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Happy Thanksgiving to everyone! What did the Pilgrims eat? Kathleen Curtin, Food Historian at Plimoth Plantation explains what was in the menu in 1621.

November 21, 2012
THANKSGIVING MENU. KARIN CURTIS INTERVIEW

THANKSGIVING MENU. KARIN CURTIS INTERVIEW

Learning from our past is what makes a society smarter, more resilient, more developed.

Our brave and courageous pilgrims needed help to grow the first harvest. Native Indians didn’t think about it: They just helped out, reached out. That was the beginning. Lets help each other out more in many different ways: Health, love and also spiritually: That’s why we live in the greatest country, United States of America.

 

Thanksgiving, or Thanksgiving Day, is a holiday celebrated in the United States on the fourth Thursday in November. It has officially been an annual tradition since 1863, when, during the Civil War, President Abraham Lincolnproclaimed a national day of “Thanksgiving and Praise to our beneficent Father who dwelleth in the Heavens”, to be celebrated on Thursday, November 26.[1] As a federal and popular holiday in the U.S., Thanksgiving is one of the major holidays of the year. Together with Christmas and the New Year, Thanksgiving is a part of the broader holiday season. (wikipedia)

LEARNING FROM OUR PAST

In 1621, native indians, the Wampanoag Indian and the Plymouth colonists  shared an autumn harvest feast which is considered today as one of the first Thanksgiving. This harvest  and shared meal has become a symbol of cooperation, respect, interaction and collaboration between English colonists and Native Americans.

Foods That May Have Been on the Menu

Seafood: Cod, Eel, Clams, Lobster
Wild Fowl: Wild Turkey, Goose, Duck, Crane, Swan, Partridge, Eagles
Meat: Venison, Seal
Grain: Wheat Flour, Indian Corn
Vegetables: Pumpkin, Peas, Beans, Onions, Lettuce, Radishes, Carrots
Fruit: Plums, Grapes
Nuts: Walnuts, Chestnuts, Acorns
Herbs and Seasonings: Olive Oil, Liverwort, Leeks, Dried Currants, Parsnips

What Was Not on the Menu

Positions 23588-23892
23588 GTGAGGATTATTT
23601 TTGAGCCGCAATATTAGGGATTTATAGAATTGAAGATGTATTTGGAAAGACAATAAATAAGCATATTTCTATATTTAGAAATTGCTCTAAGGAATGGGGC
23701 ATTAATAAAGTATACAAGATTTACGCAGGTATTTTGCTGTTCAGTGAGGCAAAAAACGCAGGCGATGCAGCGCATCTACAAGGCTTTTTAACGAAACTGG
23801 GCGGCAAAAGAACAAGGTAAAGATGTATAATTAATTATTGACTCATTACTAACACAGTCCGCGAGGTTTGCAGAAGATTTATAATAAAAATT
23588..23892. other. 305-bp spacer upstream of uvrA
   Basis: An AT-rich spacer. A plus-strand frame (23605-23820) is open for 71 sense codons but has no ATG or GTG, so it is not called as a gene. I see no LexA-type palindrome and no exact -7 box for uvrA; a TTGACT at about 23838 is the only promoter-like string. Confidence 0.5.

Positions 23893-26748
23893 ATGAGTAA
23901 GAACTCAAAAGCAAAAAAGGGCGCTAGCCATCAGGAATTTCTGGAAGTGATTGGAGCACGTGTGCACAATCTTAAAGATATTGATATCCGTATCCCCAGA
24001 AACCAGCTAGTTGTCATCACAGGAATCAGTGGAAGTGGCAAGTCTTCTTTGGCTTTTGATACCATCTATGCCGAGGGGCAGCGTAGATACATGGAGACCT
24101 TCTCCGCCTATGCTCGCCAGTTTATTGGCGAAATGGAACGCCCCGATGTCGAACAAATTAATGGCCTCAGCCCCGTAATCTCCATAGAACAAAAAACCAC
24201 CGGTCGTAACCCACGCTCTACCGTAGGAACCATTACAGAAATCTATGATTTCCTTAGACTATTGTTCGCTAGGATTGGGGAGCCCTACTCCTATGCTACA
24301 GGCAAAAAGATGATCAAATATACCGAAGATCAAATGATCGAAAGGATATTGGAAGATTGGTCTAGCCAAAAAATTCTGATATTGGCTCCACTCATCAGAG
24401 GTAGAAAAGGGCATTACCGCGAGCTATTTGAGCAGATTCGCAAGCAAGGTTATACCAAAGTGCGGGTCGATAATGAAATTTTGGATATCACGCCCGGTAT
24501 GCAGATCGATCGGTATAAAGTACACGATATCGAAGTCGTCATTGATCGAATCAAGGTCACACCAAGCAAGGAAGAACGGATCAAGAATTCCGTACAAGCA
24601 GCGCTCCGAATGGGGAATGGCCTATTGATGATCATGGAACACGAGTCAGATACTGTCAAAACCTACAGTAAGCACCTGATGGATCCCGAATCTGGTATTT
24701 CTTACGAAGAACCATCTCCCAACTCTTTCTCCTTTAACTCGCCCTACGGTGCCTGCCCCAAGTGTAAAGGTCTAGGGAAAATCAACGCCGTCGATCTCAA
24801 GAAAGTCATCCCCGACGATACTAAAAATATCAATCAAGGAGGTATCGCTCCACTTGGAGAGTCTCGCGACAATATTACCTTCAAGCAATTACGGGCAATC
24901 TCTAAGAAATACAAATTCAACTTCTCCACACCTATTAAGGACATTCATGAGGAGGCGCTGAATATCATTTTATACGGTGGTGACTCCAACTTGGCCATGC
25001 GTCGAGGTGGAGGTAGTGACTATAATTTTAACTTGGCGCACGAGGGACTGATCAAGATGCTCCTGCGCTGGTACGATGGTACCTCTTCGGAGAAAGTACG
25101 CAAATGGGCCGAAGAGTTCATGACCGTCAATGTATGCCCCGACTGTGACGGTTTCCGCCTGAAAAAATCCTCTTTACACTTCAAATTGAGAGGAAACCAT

Surprisingly, the following foods, all considered staples of the modern Thanksgiving meal, didn’t appear on the pilgrims’s first feast table:

Ham: There is no evidence that the colonists had butchered a pig by this time, though they had brought pigs with them from England.
Sweet Potatoes/Potatoes: These were not common.
Corn on the Cob: Corn was kept dried out at this time of year.
Cranberry Sauce: The colonists had cranberries but no sugar at this time.
Pumpkin Pie: It’s not a recipe that exists at this point, though the pilgrims had recipes for stewed pumpkin.
Chicken/Eggs: We know that the colonists brought hens with them from England, but it’s unknown how many they had left at this point or whether the hens were still laying.
Milk: No cows had been aboard the Mayflower, though it’s possible that the colonists used goat milk to make cheese.

Source: Kathleen Curtin, Food Historian at Plimoth Plantation.

Check out a phenomenal interview with Kathleen Curtin at Archaeology.org

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How did you begin studying the history of food? How did this study lead you to become Plimoth Plantation’s food historian? 
I began at the museum as a colonial role-player in 1987. I was fresh out of graduate school (history and education), and I applied for what I thought was going to be an interesting temporary job. Here I am nearly 20 years later…. As a historian with a love of food and cooking click here to keep reading 

 
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